Iron ore price weakness set to resume

Yesterday ANZ had an interesting conference call about iron ore, China and Australia. The economic legs were all a bit sunny and happy but the iron ore dimension was very good:

Thoughts from China

  • General mood very cautious, key export province Guangdong seeing activity down as much as 40% – most believe it could be another 6-9 months before things improve
  • Recent stimulus initiatives won’t be felt on the ground (in the market) until 2Q13. Many waiting for new government officials to outline new policy/growth agenda’s.
  • A key dynamic, has been the inelastic steel supply response to falling prices. Reports suggest steel output is 15% above required demand (Figure 1)
  • Main issue around sticky supply is political factors driving high SOE output – wanting to keep social stability until the new leadership change-over towards the end of the year
  • Margins for smaller mills have also improved because of fast falling coking coal and iron ore prices, more than offsetting weaker steel prices.
  • Unsold production is being stockpiled on the hope of selling at a later date. Accordingly, steel stocks are at very high levels which will create a supply overhang until demand improves.
  • Steel mills are also working closely together to push prices lower. Press reports that China steel production has peaked looks more like posturing to keep sentiment weak rather than a fundamental view.
  • Many believe mills will stay actively out of the market until mid October – after the week-long National holidays in the first week.
  • Accentuating iron ore price weakness is rampant shorting of Chinese steel prices – now at record high open interest (Figure 2). Some believe iron could go as low as USD80/t before recovering (in a relief rally) back up towards USD100-110/t by year end
  • Ultimately, prices look oversold. As sentiment improves prices will recover back up to the USD100-110 range.
  • However, we think pricing power may be more balanced going forward, with steel mills rightly restoring better profit margins from unsustainably low levels over the past 2-3 years – prices in the USD110-130, instead of the USD130-150 range.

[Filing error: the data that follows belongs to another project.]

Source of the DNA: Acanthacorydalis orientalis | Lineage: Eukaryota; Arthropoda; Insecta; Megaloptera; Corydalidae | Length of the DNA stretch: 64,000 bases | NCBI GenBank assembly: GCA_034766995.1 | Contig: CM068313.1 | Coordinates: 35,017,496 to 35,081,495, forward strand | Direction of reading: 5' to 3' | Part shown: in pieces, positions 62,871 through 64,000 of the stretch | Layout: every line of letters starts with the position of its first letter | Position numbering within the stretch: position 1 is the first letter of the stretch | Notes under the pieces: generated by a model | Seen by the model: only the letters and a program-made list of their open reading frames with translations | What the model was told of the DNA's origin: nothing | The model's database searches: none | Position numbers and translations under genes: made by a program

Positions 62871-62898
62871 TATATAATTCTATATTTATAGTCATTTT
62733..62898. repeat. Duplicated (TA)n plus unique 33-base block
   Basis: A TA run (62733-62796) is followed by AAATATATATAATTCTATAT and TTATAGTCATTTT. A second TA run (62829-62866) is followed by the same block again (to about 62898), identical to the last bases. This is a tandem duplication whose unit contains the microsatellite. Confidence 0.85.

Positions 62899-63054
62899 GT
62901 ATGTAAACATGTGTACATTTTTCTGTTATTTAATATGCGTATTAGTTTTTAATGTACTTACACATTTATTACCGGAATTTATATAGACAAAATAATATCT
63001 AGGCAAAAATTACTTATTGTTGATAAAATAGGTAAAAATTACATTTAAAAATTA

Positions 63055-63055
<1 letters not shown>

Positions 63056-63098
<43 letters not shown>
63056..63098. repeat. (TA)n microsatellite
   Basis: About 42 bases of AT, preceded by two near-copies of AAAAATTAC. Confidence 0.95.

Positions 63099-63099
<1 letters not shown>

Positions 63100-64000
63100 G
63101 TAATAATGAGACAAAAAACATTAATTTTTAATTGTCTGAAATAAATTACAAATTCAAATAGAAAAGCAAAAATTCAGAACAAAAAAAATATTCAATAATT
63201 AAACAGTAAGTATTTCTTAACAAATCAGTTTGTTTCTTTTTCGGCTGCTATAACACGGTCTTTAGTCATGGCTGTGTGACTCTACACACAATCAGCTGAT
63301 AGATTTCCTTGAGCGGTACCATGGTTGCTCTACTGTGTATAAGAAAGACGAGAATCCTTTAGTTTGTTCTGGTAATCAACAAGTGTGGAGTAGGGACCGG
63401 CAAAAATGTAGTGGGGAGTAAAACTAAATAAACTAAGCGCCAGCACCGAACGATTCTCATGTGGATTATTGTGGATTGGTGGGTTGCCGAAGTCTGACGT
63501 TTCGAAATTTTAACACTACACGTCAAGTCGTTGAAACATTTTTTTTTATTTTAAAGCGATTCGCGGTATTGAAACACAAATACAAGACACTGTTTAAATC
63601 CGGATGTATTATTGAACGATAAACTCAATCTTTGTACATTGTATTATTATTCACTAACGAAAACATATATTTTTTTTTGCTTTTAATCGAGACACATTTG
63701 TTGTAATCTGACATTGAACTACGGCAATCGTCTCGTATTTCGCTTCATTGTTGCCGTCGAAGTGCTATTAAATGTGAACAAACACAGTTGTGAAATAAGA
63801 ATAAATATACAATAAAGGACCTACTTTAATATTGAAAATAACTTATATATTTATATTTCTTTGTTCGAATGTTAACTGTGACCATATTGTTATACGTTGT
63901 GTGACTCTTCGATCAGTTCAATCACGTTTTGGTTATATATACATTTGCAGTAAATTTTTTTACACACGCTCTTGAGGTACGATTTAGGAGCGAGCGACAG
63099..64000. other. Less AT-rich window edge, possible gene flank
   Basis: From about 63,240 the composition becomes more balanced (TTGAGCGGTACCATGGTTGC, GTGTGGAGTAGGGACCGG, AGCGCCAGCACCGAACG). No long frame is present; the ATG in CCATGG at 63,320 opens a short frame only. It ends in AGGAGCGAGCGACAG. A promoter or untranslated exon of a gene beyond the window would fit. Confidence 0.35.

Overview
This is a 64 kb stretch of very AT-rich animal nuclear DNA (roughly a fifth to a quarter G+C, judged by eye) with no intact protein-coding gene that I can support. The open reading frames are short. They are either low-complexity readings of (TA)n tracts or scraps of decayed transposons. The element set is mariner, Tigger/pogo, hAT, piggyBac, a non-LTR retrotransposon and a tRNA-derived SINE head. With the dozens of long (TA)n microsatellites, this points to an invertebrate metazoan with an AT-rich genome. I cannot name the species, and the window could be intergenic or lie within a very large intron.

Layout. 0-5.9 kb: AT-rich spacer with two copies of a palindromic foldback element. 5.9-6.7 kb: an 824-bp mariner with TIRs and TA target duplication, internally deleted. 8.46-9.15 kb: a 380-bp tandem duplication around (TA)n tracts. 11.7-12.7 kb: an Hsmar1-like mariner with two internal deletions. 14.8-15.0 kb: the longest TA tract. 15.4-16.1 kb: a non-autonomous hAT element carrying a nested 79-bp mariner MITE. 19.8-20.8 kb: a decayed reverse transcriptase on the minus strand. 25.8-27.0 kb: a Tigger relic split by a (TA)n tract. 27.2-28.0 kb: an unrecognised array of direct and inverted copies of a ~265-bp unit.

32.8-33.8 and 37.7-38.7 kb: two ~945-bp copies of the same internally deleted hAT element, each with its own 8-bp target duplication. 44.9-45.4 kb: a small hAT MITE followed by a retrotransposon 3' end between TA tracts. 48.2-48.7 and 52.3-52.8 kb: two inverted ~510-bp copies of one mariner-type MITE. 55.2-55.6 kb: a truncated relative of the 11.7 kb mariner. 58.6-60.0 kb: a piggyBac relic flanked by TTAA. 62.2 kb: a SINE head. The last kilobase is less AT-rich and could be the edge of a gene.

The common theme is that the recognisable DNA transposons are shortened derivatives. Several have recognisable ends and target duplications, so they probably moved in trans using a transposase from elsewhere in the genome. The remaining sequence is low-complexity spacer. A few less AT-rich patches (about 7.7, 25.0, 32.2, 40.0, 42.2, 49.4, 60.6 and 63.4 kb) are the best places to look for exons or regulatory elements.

In short, one ugly picture. And not one, in my view, that justifies the final statement unless  a lot of iron ore production comes out and a lot more iron production plans are pulled back, including here.

To today’s prices and the recent squeeze ran out of puff yesterday:


David Llewellyn-Smith
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  1. The market really only focuses on one or two themes at a time. The dominant narrative in recent weeks has been CB action: EZ bran nue dae! and QE3. The Aussie started slowly bleeding in response to falling commodity prices, but reversed almost the entire down move in a few sessions when it became clear serious CB interventions were on the cards. This illustrates the dominant theme.

    I’m sceptical that OMT will be as bullish for risk as LTRO, seeing as it isn’t OMPrinting, but we’ll see.

    The crucial question for the Aussie is how hard will the USD fall if QE3 arrives tomorrow morning? My view has been that the simple threat of QE3 has prevented any major AUD down move because a sizeable fall would just provide space for a sizeable rally when QE3 was announced, so traders aren’t letting it go. Plus with the RBA still coy about rate cuts I haven’t been able to justify shorting it heavily yet. Once (if) QE3 is announced though, and that hurdle is cleared, I would expect the market’s attention to shift to China with real commitment (how high it goes off the announcement is anyone’s guess, but August’s highs look within reach). US monetary policy has been able to dominate the China slowdown, but I believe once QE3 is in place and no longer something traders are hoping for, fundamental pressure out of China will weigh much more meaningfully on the Aussie.